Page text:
Authored By: Maria Drummond, Recreation Therapist at Salt Lake County Youth Services
Trini and her handler, Becca, are a certified Therapy animal team with Intermountain Therapy Animals.
Trini spends an hour each week with the children in emergency shelter at The Christmas Box House, participating in what’s called “Animal Assisted Activities”. Basically, Trini comes to hang out with the kids. They can hold an extra leash and guide her through the Christmas Box House and the outdoor playgrounds around it, or read to her, or just give her belly rubs and hugs.
Becca’s job is to be sure that Trini is enjoying herself and to teach the toddlers she visits about how to handle an animal safely and responsibly. She can educate the kids on basic pet care, and point out the soft touches that Trini loves to get. The children, in turn, benefit from practicing gentle and respectful contact with Trini. These lessons can be applied on a larger scale by reminding the kids about respect and being gentle with their peer interactions as well. They also benefit by being about to show off their living space to Trini, who is consistently interested in seeing what they have to show her. This helps to build a sense of pride in the kids about where they are staying, which helps to create a positive experience while they are staying at The Christmas Box House.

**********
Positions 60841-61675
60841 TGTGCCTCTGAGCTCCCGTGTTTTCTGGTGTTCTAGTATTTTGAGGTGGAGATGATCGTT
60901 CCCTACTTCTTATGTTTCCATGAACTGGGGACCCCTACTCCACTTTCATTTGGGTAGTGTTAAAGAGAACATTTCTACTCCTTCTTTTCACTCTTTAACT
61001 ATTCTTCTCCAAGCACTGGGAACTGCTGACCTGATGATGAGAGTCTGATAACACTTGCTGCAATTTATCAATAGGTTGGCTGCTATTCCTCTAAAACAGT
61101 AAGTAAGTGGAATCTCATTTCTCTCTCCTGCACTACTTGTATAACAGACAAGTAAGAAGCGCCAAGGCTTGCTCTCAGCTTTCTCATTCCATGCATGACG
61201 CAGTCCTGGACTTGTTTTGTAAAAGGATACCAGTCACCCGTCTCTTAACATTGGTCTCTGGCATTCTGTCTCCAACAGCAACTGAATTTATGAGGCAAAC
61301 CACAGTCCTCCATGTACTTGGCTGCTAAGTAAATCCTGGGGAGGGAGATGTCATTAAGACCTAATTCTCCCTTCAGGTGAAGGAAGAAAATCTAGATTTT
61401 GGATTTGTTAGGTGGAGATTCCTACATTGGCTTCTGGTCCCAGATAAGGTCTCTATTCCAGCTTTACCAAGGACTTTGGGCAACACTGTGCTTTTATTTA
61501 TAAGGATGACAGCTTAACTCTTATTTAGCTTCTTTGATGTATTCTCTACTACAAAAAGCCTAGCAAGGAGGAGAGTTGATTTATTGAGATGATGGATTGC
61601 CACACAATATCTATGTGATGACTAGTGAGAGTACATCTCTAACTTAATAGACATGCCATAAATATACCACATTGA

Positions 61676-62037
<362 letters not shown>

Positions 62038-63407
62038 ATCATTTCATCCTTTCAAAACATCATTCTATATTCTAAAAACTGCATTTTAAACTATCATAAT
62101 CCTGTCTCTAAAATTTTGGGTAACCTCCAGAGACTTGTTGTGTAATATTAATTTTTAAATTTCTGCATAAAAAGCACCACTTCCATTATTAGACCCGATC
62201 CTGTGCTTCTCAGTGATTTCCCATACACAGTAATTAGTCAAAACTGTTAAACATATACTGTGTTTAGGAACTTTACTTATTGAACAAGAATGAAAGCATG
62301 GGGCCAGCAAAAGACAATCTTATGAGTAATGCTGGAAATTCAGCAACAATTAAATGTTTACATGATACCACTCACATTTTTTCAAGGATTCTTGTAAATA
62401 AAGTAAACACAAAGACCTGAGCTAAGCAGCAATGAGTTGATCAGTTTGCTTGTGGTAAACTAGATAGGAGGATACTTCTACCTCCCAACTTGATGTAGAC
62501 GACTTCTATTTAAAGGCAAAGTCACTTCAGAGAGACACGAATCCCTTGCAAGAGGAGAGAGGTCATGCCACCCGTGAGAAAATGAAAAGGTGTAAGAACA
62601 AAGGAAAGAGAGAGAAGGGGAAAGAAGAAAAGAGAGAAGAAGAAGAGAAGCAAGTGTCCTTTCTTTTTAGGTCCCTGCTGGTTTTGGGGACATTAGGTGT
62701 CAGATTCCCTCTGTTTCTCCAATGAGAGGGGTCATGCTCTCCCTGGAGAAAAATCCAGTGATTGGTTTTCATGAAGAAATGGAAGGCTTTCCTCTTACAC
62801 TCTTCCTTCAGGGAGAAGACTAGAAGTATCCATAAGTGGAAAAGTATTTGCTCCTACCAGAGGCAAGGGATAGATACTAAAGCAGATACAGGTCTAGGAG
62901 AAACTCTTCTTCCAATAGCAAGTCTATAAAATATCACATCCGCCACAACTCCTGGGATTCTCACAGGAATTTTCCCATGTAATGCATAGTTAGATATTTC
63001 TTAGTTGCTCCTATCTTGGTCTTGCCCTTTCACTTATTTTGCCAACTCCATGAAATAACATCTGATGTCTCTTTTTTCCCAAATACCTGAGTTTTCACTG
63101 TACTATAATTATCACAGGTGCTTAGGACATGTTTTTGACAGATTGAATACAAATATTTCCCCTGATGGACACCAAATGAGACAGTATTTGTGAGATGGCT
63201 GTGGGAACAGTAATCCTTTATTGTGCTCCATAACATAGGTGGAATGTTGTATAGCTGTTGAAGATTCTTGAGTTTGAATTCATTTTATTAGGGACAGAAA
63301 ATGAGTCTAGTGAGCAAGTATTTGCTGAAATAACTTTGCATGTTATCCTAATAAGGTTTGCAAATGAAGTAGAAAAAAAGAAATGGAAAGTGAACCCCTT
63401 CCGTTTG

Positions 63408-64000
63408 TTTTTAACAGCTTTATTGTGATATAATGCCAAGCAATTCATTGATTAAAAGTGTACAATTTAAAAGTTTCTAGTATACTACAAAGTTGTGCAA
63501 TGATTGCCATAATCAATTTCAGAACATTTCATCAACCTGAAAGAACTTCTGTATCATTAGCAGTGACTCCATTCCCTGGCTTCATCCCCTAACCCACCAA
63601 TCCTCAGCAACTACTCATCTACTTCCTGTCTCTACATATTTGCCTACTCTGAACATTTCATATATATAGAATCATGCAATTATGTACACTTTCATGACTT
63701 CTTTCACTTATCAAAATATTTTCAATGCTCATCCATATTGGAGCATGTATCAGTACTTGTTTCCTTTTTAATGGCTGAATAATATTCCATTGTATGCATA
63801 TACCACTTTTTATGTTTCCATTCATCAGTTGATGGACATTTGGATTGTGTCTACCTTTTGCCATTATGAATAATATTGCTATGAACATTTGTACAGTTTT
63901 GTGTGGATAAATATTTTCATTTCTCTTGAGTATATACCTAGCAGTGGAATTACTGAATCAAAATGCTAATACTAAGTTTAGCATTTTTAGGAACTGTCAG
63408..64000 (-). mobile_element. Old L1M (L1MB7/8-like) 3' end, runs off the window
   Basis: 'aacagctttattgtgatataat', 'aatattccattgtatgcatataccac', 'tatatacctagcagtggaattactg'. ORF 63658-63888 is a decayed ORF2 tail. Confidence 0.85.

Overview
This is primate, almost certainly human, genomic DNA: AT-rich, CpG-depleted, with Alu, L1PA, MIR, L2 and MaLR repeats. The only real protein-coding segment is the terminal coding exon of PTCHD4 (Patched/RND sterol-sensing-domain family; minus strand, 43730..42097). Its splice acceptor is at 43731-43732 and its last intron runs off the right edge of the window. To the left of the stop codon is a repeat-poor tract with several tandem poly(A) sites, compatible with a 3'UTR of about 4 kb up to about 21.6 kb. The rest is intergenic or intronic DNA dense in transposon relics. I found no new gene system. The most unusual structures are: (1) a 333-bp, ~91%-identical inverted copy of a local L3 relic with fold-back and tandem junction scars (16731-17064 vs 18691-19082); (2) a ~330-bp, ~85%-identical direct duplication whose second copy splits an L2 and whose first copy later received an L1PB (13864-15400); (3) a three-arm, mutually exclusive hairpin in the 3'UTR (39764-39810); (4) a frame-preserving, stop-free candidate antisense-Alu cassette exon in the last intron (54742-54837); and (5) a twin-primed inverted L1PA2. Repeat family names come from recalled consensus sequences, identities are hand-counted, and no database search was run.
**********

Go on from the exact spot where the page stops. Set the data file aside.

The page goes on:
Having Trini and Becca as regular visitors to the Christmas Box House adds a beautifully stabilizing hour to the children’s week. They can look forward to her next visit, and count on Trini wagging her tail with unconditional positive regard as they approach her. Staff can work with Becca about any topics that they would like to build into her next visit. For example, if following instructions has been an issue among the kids, Becca might teach the kids some basic commands to give to Trini and help to point out how helpful it is, and how much can be accomplished when Trini follows the children’s commands to accomplish whatever task they have decided to tackle with her that evening.
We hope to find a volunteer therapy animal team match for our other shelter programs as well, as spending time with a well-trained and responsive animal can help to reduce stress and calm people of many different ages and experiences. If you are looking for a companion animal of your own, visit Salt Lake County Animal Services to see if your match is waiting for you to adopt them! If you’re interested in learning more about volunteering with your animal to be a therapy animal team, visit Intermountain Therapy Animals’ website for details!